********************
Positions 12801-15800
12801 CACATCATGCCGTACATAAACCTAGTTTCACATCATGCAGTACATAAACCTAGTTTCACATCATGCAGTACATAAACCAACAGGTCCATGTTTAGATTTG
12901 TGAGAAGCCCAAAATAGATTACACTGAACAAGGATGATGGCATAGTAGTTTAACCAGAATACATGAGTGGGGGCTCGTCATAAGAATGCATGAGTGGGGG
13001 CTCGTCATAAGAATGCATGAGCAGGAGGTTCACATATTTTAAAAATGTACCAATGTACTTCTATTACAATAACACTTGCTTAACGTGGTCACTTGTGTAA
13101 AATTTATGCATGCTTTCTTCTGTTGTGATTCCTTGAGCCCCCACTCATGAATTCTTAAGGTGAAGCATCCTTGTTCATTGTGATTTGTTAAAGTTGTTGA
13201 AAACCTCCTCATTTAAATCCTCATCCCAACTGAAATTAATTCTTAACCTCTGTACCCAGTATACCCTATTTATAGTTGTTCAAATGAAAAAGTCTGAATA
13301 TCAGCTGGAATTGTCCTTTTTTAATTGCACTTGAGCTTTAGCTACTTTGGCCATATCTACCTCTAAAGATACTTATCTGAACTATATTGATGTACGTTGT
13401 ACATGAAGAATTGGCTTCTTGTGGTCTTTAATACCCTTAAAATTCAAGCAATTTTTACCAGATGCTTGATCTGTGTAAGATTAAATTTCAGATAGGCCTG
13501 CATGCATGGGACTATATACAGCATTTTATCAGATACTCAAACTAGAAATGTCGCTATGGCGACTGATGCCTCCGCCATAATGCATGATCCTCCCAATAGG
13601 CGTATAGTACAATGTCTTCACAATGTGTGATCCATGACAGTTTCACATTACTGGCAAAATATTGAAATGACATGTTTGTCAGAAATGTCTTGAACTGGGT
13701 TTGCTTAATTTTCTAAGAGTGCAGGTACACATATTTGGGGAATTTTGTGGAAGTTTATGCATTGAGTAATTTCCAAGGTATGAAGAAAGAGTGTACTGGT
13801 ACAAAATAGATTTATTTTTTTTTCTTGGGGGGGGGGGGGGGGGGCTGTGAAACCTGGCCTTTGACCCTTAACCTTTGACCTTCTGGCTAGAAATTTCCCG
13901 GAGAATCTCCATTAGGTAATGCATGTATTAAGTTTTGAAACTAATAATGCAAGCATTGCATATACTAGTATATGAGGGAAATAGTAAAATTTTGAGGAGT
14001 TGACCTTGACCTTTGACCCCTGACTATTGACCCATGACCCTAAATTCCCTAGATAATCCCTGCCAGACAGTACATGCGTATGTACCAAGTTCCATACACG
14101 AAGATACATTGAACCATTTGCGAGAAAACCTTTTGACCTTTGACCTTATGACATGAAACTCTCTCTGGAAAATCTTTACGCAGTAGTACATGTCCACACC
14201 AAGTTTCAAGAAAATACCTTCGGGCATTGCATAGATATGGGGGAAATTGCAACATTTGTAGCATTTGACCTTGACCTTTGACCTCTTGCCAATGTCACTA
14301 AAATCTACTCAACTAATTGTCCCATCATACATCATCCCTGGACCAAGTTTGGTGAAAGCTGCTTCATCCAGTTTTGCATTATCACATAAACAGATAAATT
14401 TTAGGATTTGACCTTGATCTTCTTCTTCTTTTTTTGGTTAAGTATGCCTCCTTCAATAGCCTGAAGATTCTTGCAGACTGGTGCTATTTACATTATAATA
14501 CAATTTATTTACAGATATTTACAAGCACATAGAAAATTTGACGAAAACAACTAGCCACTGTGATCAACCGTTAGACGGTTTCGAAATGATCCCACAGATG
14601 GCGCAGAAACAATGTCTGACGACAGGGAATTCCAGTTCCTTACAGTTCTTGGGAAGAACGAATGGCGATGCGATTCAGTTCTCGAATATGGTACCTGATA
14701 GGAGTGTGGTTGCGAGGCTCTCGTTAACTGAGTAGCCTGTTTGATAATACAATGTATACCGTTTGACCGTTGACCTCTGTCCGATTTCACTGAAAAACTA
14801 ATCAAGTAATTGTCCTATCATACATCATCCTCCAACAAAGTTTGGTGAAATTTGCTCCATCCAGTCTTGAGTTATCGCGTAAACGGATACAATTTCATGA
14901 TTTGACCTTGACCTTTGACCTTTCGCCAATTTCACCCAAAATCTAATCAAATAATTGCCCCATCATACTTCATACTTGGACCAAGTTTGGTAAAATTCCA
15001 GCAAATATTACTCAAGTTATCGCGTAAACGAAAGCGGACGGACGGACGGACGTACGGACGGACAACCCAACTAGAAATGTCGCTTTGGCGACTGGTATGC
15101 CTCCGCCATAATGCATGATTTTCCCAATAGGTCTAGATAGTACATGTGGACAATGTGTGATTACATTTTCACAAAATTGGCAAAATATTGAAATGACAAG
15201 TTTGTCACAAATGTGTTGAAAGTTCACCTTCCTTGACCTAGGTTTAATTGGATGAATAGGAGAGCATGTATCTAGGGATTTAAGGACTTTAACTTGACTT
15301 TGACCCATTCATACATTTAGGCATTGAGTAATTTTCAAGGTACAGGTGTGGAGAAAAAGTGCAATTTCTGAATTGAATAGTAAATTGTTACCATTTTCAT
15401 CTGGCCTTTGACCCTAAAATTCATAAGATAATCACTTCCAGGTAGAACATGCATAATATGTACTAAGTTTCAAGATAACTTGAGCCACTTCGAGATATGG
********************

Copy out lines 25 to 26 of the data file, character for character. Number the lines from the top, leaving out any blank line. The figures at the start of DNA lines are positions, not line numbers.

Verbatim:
15101 CTCCGCCATAATGCATGATTTTCCCAATAGGTCTAGATAGTACATGTGGACAATGTGTGATTACATTTTCACAAAATTGGCAAAATATTGAAATGACAAG
15201 TTTGTCACAAATGTGTTGAAAGTTCACCTTCCTTGACCTAGGTTTAATTGGATGAATAGGAGAGCATGTATCTAGGGATTTAAGGACTTTAACTTGACTT